January 24th, 2013


It's More Expensive On The Inside

One of the things I like to collect is mermaid tokens.  Not the coins, the coins made with actual precious metals can cost something major.  Tokens are more economical, and can feature some fun designs.  I would love to have enough that, when I make my arcade game, the coin slot takes the tokens, and I can hear that wonderful clink as the pile gets higher.  It's one of the things I miss about arcades going with electronic credit.

My buddy mornblade is a pirate enthusiast.  And he has told me his dream is to one day own some sort of pirate doubloon.  Just one so he can say he has one.

Well, I think I've found something he would value more than that.  mornblade, old buddy?  clionona, my trusty niece?  This one's on me.

New Zealand has apparently tumbled to the fact that coin collectors are like stamp collectors -- come up with something novel, and they will pay big bucks just to have it in their collection.  I mention this because they are about to mint 10,000 coins with the TARDIS from Doctor Who on them.

No, it's not a joke.  Check it out....


It even comes in its own collectible case.


This is a $2 coin of the realm.  That's $1.68 USD based on the exchange rate right now.  Seems like a deal, right?  Well, no.  The coin is $2 and is legal tender, giving you $2 worth of whatever.  But to acquire one of these, it will cost you $155 ($129.91 USD).  And we Americans complain OUR money isn't worth what it used to be!

If you have a Prometheus level of patience, you might get one by pure luck.  Once again, the coin is legal tender, so it is possible that maaaaaaaaaaaaybe one or two will wind up in circulation, and you'll find yourself in possession of a golden ticket.

If you would rather just focus on mermaid tokens, though, I'll understand.

No, It WON'T Be Bigger On The Inside

I think about the weirdest shit.

I would like to direct your attention to this little piece of video gaming history.  This is Galaxian 3 --


Galaxian 3 is a standard on-rails shooter, nothing special.  What makes it so special is the sheer scale of the thing.  The machine cost $150,000.  For that money, you got the booth theater you see above.  Projectors create the game view image on the far wall (two 120 inch screens) with a custom Bose sound system.  Six players can participate at once.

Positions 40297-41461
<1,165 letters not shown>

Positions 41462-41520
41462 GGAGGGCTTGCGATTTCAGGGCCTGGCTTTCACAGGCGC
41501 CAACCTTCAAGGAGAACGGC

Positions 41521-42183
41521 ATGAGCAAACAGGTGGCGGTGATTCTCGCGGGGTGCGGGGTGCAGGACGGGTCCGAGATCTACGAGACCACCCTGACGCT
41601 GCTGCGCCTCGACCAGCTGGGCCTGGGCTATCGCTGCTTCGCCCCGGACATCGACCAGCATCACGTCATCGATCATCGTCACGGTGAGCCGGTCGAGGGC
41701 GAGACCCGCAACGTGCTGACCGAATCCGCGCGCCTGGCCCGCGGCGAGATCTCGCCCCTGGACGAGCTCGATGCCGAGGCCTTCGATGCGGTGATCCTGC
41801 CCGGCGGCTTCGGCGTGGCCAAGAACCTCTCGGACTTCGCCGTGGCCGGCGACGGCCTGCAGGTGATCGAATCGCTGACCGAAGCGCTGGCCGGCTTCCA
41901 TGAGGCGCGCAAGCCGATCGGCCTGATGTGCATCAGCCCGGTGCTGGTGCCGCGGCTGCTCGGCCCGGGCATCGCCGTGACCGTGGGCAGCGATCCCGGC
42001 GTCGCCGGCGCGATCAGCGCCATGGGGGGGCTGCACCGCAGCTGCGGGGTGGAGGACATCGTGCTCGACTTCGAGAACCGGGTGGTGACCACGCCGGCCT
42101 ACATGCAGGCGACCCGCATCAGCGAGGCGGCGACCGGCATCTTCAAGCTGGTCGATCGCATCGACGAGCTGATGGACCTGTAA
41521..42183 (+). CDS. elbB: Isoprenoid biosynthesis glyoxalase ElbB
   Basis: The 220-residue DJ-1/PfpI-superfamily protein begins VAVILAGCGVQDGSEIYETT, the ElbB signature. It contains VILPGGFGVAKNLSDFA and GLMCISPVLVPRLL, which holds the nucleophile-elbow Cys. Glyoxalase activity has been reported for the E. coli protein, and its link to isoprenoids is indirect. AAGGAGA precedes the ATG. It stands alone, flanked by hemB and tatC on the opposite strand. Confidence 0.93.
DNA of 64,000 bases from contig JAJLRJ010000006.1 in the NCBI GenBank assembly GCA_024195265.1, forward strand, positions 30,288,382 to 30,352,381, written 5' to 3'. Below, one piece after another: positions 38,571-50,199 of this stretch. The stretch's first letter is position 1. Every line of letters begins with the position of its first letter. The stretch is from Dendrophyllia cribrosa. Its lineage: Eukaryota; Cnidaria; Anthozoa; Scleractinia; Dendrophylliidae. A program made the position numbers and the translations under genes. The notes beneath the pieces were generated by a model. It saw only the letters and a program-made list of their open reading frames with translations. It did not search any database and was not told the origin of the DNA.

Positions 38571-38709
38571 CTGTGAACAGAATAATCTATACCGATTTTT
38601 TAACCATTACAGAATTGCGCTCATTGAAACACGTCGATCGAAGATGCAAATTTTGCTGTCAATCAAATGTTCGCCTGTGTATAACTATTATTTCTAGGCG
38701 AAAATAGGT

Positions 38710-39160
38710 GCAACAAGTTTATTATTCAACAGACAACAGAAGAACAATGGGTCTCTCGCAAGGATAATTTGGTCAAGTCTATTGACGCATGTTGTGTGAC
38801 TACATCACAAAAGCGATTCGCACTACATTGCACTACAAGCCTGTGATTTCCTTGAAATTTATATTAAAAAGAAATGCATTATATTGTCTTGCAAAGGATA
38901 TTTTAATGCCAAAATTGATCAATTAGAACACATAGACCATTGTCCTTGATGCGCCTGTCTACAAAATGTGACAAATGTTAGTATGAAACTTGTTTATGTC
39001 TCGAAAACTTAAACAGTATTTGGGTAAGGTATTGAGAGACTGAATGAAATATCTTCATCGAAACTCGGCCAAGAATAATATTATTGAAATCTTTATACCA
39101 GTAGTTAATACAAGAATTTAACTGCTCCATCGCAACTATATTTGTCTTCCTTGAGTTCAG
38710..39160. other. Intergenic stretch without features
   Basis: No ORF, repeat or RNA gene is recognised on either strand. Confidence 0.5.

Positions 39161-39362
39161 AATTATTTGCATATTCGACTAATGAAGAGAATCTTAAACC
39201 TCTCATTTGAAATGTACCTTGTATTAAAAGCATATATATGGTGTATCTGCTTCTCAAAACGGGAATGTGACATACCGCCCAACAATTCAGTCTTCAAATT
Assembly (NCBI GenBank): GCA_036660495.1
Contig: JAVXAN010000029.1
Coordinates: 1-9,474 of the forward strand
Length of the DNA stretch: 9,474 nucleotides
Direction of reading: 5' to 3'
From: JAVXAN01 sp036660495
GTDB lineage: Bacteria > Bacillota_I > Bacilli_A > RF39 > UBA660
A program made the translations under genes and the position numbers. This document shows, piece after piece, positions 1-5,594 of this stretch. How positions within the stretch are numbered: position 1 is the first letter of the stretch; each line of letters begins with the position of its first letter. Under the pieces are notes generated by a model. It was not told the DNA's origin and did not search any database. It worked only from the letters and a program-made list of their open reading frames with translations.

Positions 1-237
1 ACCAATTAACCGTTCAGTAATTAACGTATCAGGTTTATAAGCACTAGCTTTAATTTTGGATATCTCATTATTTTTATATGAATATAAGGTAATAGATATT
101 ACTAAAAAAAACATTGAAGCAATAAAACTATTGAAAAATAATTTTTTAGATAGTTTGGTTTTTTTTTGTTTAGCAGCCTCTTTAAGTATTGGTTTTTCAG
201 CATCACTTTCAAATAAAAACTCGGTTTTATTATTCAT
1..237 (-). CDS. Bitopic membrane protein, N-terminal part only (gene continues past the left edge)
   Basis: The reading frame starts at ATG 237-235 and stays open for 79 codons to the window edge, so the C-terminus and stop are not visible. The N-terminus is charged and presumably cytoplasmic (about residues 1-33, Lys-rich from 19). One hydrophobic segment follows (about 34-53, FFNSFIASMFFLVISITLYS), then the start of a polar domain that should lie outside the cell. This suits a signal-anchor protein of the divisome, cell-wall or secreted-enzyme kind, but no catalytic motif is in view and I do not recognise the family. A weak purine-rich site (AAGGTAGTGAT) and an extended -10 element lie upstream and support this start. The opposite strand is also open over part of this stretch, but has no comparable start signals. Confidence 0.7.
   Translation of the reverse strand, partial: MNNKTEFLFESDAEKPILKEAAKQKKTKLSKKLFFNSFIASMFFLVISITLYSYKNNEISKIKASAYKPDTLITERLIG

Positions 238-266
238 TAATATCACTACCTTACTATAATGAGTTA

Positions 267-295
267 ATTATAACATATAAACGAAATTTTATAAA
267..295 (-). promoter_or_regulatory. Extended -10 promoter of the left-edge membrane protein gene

Everybody still with me so far?  That's good!

My previous post about Doctor Who got me to thinking.  Geeks are ALWAYS trying to outgeek each other.  One has a rare comic book?  The other has it in better condition.  Oh, you watch anime?  You watch it dubbed, I watch it subbed (or, if you're really hardcore, in the original Japanese without subtitles).  Oh, you an Atari 2600?  I have a Fairchild Channel F, the first cartridge based game system.  Yada yada yada....

Adding to geek cred is fan projects.  Making a fan film or some such thing.  And with programming tools so widely available, making a fan game of, say, Doctor Who is nothing (and would probably be better than the Nintendo Wii offering in Britain.  But I digress).

I am planning to build my own arcade game sometime, just to have one.  And I have a lot of different designs based on what I want.  Some are just oversized arcade games done with LED's and a few circuits.  Some use microcontrollers.  Some are full blown video games using a spare tower or two and my RAD kit.  In fact, I already have the cabinet built, I just need to select the game, create it, and install t.

I've long thought about a Doctor Who game.  I mean, that's not a surprise.  And then, I thought about C2E2 and Wizard World Chicago.  Both cons featured dealers with a full-size replica TARDIS that people could get their pictures taken coming out of.

And I thought, wouldn't it be awesome to build a TARDIS replica, and put the game INSIDE it, with a control console and you flying the TARDIS?

...and guess what data my mind is processing right now?  I better be able to go to sleep instead of working on that all fucking night.